• Module Approach This introductory module may be used in interactive assemblies (IAs)4 conducted by the Project withLGUs interested in availing of EcoGov technical assistance. This module may also be used in Projectorientation and briefings for the Technical Working Group (TWG) and the ESWM Board of the LGU, andprovincial governments, DENR and LSPs to level off on the environmental governance concept and principlesand the EcoGov technical assistance approach. The module may either be conducted before or after signing a Memorandum of Agreement (MOA)between the LGU, DENR and the EcoGov Project (See sample MOA, Annex 1). The module consists of at least three input sessions(See suggested outline, Lecture Notes, pages 7-10). It MEMBERS OF THE TWGis important that the resource persons in this module havea good grasp of the concepts and can relate good CHAIR Vice Mayor/City or Municipal Planninggovernance with SWM. Development Coordinator/SB Chair on Environment The design of the module may be modified toincorporate group or plenary activities in between the MEMBERStechnical inputs, such as discussions of local SWM Department Heads of:issues and challenges, sharing and assessment of past City/Municipal Engineering OfficeSWM efforts and achievement, and a preliminary analysis City/Municipal Planning Officeof the status of current environmental governance practices City/Municipal Agriculture Officein the LGU. An action planning activity may also be added City/Municipal Health Officeat the end of the module for the identification of and Private Sectorconsensus on the next steps, schedules and Academeresponsibility centers leading to the signing of the MOA Environmental NGOs People’s Organizations(i.e., if module is held before MOA signing) or the conduct Religious Groupsof the succeeding modules. Junkshop Operators Market/Vendors Associations It is possible also to integrate Module 1 with Other civil society groupsModule 2, when the target audience is the same and there National Agencies such as:are no planned intervening activities between the two Department of Environment and Naturalmodules. Resources (DENR) Department of Education (DepEd)Participants Department of Interior and Local Government (DILG) Department of Trade and Industry (DTI) For IAs, participants may include local chief executives Department of Agriculture (DA)(LCEs), Municipal/City Planning and DevelopmentCoordinators, Municipal/City Emvironment and NaturalResources Officers, and Sangguniang Bayan/PanglunsodChair of the Environment Committee. If used to orient TWGs and ESWM Board, participants shall includeall members.4 At the start of EcoGov Phase 1, a series of regional/provincial Interactive Assemblies or IAs were held in the EcoGov regions to orient potential LGU partners on the EcoGov Project. The IAs, which covered either only one or the three sectors, provided the venue for the sharing of experiences and discussion of local SWM issues and possible assistance from the project.6 The ISWM Training Guide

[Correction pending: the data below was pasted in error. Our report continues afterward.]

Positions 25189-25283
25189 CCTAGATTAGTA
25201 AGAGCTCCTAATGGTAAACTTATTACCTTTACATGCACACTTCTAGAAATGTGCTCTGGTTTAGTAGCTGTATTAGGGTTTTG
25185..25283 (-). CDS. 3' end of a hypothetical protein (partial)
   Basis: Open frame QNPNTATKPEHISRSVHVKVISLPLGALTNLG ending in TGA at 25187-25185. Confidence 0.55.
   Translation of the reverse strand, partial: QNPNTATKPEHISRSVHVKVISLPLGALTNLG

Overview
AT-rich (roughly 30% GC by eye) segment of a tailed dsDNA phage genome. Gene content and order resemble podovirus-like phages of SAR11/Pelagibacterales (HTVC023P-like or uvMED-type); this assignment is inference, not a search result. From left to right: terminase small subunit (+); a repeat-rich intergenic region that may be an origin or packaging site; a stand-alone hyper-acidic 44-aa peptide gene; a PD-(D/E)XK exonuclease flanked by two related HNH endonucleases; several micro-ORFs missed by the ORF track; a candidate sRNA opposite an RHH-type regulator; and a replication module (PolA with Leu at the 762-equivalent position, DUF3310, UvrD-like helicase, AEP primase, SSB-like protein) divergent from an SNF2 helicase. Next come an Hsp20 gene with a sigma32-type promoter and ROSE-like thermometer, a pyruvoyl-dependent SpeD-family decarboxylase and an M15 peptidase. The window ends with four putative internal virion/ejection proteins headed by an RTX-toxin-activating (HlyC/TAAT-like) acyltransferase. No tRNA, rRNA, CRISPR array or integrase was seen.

• Lecture NotesEnvironmental GovernanceI. What is Environmental Governance? “Role of government in managing the inter-relationships between the various subsystems in nature, such as those within and among different species and ecosystems, including the economic, social and cultural subsystems” (Victor Ramos, 2001) It is about: Making decisions and carrying out supporting actions. First and foremost, the LGU has to define a clear SWM vision and mission, with a sound basis so it can have the support of stakeholders. Supporting actions will include: a. Issuance of sound policies b. Mobilization, realignment and approval of funds c. Law enforcement, penalties d. Monitoring performance after decisions and actions were carried out Upholding and supporting the rule of law, e.g., RA 9003, its IRR and other related laws Leveling the playing field for stakeholder participation, demand for accountability, access, incentives and penalties, investments, competition and enforcement Resolving disputes and conflicts among those affected by SWM Convergence of good governance and technical solutions The convergence of governance and technical solutions could spell the difference between a healthy environment and the Technical Solutions to Resource spread of diseases and disaster Management (TSRM) + Good Governance (GG)II. Environmental Governance Vision + Performance Indicators based on Effectiveness of governance - decisions and actions are all Standards (PIS) in support of a defined “ VISION AND MISSION” = Improved and Enhanced Environmental Efficiency of governance - decisions and actions are achieving Conditions the objectives of “TASKS;” they maximize limited resources in achieving objectives Consequence of governance - decisions and actions impact on “RELATIONSHIPS” between the suppliers and “demanders” of effective and efficient resource managementIII. Environmental Governance Actors Decision-makers and implementers/actors at different levels. Their legitimacy and credibility are important. Those affected by decisions and actions Those providing information, analysis and recommendations to decision-makers and actors Those acting on behalf of “vested interests” to influence decisions and actions Those representing the “conscience industry” – media, civil society organizations, church, schoolsIV. Prerequisites of Effective Environmental Governance Presence of accountable institutions with clear vision and strategy to achieving the vision. System for eliciting participation in decision-making, from planning to implementation; also in monitoring and evaluation System to ensure transparency of decisions and the basis of those decisions Existence of rule of law Presence of persons representing the “conscience industry” – media, civil society organizations, church, schoolsV. Environmental Governance: Key Concepts and Principles Decentralization, de-concentration and devolution. The central government formally cedes powers to actors and institutions at lower levels (devolution or democratic decentralization and administrative decentralization). The ISWM Training Guide 7